Weight gain doesn’t have to be a given for nurses, though it sometimes seems that way. There are so many challenges to eating healthy: working 12-hour shifts (especially nights); eating at oddball hours; not always getting a lunch break; often leaving work feeling starved, etc.
Losing weight is one of the most popular new year’s resolutions, yet according to many experts less than 10% of us actually achieve our goals. So then, how can nurses rev up their resolutions?
First of all, it’s crucial to identify the reasons why you may have difficulty meeting the challenge of change. (That was yesterday’s task.) Then it’s easier to problem-solve those issues in advance so that you’re not facing down obstacles on the fly. After all, problem-solving is one of the things that nurses do best!
Strategies may be focused on the attitudinal, behavioral, or situational — or all of the above. For example: If you gobble up a box of doughnuts whenever you swing by the bakery, you might try repeating a motto such as “A moment on the lips, forever on the hips.” That will remind you that the temporary pleasure of a glazed crumpet isn’t worth the damage to your physique. That’s an attitude adjustment.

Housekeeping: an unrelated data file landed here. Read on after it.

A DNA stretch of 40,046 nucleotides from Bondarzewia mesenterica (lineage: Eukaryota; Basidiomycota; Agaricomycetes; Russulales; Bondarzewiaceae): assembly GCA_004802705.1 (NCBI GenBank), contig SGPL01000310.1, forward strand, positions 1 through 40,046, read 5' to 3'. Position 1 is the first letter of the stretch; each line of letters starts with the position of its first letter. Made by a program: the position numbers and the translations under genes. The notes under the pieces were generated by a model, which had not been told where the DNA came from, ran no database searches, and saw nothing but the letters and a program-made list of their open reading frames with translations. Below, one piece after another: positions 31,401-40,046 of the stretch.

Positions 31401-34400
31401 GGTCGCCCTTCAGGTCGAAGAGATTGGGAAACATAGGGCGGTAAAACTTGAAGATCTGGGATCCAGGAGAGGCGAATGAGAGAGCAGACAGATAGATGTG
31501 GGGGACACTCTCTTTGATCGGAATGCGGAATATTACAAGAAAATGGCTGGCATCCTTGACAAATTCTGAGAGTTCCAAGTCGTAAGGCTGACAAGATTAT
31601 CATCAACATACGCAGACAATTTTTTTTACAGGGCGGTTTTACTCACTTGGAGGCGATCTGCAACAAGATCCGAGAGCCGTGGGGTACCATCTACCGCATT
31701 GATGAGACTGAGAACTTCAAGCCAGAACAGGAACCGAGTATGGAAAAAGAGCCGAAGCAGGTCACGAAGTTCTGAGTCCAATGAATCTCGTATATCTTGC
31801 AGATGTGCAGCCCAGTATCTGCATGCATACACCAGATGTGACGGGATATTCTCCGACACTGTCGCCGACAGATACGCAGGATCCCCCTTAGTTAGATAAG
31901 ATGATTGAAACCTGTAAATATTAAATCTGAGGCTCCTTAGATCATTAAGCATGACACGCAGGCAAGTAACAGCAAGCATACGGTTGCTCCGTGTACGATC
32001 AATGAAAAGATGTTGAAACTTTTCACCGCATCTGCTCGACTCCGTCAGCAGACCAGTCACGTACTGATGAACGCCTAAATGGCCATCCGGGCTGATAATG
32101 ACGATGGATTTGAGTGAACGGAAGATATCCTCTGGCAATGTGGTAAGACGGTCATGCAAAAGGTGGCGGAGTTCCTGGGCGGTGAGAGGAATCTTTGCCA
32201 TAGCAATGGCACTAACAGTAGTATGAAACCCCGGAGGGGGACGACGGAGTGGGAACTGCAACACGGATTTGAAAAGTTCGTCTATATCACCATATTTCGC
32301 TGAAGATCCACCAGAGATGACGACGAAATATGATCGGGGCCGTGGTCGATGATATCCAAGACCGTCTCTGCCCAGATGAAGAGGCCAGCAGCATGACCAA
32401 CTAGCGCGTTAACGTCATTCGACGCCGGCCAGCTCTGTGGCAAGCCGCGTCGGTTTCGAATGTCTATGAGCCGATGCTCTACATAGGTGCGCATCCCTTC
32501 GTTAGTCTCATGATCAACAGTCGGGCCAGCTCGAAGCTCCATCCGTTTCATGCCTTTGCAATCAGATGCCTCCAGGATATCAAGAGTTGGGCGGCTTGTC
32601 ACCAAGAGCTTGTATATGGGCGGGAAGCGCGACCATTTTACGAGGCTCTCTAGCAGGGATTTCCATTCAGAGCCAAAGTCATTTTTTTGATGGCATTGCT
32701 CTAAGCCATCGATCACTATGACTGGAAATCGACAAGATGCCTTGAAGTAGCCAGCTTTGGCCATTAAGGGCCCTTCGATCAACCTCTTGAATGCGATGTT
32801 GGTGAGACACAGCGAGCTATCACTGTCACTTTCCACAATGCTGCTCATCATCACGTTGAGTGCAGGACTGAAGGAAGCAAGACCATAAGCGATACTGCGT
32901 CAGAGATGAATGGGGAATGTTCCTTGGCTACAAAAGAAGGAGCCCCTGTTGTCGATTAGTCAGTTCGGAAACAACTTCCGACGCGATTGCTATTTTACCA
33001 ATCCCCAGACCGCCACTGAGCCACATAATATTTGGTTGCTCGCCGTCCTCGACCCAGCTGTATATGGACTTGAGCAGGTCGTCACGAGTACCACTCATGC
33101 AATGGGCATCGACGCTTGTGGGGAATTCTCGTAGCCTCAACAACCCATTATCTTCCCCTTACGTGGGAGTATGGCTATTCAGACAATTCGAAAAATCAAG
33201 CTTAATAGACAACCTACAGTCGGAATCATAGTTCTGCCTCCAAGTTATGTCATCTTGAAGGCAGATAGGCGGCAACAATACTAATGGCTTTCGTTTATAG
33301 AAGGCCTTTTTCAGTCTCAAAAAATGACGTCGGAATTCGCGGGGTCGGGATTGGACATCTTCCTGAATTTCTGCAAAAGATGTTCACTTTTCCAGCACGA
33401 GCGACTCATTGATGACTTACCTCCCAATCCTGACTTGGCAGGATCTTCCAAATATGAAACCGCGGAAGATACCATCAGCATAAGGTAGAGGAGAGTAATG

Or, you might make a deal with yourself to only buy only one doughnut at a time — in order to limit the damage you inflict to your sensible eating plan. That’s a behavioral fix.
Or, maybe you’ll train yourself to take another route home so you aren’t tempted by the scent of fresh, hot doughnuts. That’s a situational solution. Try a variety of approaches and see which one sticks.
What approaches have you tried in your efforts to eat healthy? What solutions stuck? Let us know!
Jebra Turner is a freelance health writer in Portland, Oregon. Visit her online at www.jebra.com.
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